Preoperative Predictors of Death and Sustained Ventricular Tachycardia After Pulmonary Valve Replacement in Patients with Repaired Tetralogy of Fallot Enrolled in the INDICATOR Cohort [Original Research Article]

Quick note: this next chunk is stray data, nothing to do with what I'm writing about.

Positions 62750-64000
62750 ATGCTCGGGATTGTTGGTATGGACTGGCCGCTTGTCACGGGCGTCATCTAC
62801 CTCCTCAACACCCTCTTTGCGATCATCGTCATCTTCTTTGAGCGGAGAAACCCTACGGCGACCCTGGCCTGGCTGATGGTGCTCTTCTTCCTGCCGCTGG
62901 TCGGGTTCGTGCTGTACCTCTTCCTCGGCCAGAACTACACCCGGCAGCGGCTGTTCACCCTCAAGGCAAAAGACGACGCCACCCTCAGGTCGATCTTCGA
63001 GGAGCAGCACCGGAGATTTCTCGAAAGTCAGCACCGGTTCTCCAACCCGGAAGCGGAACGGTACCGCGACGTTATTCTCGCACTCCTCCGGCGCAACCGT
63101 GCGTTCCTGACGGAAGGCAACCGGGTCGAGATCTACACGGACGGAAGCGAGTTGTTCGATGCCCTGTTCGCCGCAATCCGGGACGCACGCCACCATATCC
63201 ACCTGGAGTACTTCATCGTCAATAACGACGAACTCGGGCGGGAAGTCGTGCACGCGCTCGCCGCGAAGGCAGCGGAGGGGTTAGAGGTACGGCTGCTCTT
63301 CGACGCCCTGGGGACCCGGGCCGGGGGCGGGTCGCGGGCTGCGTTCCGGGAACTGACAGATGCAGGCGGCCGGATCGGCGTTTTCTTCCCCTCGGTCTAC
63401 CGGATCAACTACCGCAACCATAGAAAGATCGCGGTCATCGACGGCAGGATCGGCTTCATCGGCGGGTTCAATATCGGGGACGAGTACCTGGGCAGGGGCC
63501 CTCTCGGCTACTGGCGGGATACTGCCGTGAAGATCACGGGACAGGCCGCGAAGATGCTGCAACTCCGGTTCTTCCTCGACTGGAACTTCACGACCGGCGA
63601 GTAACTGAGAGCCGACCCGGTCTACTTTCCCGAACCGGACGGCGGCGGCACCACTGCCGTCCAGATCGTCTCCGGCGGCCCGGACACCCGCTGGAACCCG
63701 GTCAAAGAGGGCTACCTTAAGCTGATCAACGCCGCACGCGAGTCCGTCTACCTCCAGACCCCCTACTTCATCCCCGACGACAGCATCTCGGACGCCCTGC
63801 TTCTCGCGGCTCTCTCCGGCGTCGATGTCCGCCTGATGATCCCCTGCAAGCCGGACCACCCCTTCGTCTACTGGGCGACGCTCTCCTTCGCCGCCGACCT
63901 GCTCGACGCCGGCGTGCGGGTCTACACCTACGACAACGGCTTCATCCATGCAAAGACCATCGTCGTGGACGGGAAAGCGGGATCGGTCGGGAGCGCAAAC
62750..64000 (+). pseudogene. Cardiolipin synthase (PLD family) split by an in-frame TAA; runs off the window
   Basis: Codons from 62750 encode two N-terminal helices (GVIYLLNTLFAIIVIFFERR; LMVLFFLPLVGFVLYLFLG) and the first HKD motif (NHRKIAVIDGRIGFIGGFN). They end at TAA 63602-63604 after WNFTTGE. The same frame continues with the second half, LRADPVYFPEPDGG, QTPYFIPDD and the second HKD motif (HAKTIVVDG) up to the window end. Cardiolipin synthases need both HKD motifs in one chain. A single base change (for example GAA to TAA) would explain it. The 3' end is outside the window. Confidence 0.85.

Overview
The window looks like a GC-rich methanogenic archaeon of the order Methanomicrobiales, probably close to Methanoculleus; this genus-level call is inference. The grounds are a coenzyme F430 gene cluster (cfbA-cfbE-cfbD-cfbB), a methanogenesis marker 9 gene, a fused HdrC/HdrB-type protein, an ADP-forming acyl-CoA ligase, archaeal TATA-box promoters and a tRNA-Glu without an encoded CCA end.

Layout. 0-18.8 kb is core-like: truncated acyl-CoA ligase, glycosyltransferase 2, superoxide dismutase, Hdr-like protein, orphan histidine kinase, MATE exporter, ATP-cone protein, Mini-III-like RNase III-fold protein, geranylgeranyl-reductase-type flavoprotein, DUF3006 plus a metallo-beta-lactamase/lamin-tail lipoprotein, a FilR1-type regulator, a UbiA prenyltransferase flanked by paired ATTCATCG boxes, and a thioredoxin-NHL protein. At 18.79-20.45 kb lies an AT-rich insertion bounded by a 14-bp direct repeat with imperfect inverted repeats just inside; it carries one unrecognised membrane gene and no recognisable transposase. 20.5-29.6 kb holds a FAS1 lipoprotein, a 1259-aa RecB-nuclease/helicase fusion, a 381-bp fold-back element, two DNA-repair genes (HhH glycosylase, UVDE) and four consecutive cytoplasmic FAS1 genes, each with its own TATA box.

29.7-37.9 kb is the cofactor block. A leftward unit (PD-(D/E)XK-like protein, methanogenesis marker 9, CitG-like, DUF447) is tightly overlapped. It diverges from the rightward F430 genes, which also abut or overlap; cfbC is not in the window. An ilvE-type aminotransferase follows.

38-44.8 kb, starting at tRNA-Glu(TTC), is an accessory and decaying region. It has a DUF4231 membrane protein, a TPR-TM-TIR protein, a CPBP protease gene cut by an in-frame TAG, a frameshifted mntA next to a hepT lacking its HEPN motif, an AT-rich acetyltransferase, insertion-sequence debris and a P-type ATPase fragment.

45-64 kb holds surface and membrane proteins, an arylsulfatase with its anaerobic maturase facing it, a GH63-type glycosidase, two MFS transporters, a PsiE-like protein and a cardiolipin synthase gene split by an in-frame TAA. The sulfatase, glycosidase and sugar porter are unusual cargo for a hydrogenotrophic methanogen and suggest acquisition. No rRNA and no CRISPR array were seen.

Background—Risk factors for adverse clinical outcomes have been identified in patients with repaired tetralogy of Fallot (rTOF) before pulmonary valve replacement (PVR). However, pre-PVR predictors for post-PVR sustained ventricular tachycardia (VT) and death have not been identified.Methods—Patients with rTOF enrolled in the INDICATOR cohort—a 4-center international cohort study— who had a comprehensive preoperative evaluation and subsequently underwent PVR were included. Pre-procedural clinical, electrocardiogram, cardiovascular magnetic resonance (CMR), and postoperative outcome data were analyzed. Cox proportional hazards multivariable regression analysis was used to evaluate factors associated with time from pre-PVR CMR until the primary outcome—death, aborted sudden cardiac death, or sustained VT.Results—Of the 452 eligible patients (median age at PVR 25.8 years), 36 (8%) reached the primary outcome (27 deaths, 2 resuscitated death, and 7 sustained VT) at a median time after PVR of 6.5 years. Cox proportional hazards regression identified pre-PVR right ventricular (RV) ejection fraction < 40% (hazard ratio [HR] 2.39; 95% confidence interval [CI] 1.18 to 4.85; P = 0.02), RV mass-to-volume ratio ≥ 0.45 g/mL (HR 4.08; 95%, CI 1.57 to 10.6; P = 0.004), and age at PVR ≥ 28 years (HR 3.10; 95% CI 1.42 to 6.78; P = 0.005) as outcome predictors. In a subgroup analysis of 230 patients with Doppler data, predicted RV systolic pressure ≥40 mm Hg was associated with the primary outcome (HR 3.42; 95% CI 1.09 to 10.7; P = 0.04). Preoperative predictors of a composite secondary outcome—postoperative arrhythmias and heart failure—included older age at PVR, pre-PVR atrial tachyarrhythmias, and a higher left ventricular end-systolic volume index.Conclusions—In this observational investigation of patients with rTOF, an older age at PVR and pre-PVR RV hypertrophy and dysfunction were predictive of shorter time to postoperative death and sustained VT. These findings may inform the timing of PVR if confirmed by prospective clinical trials.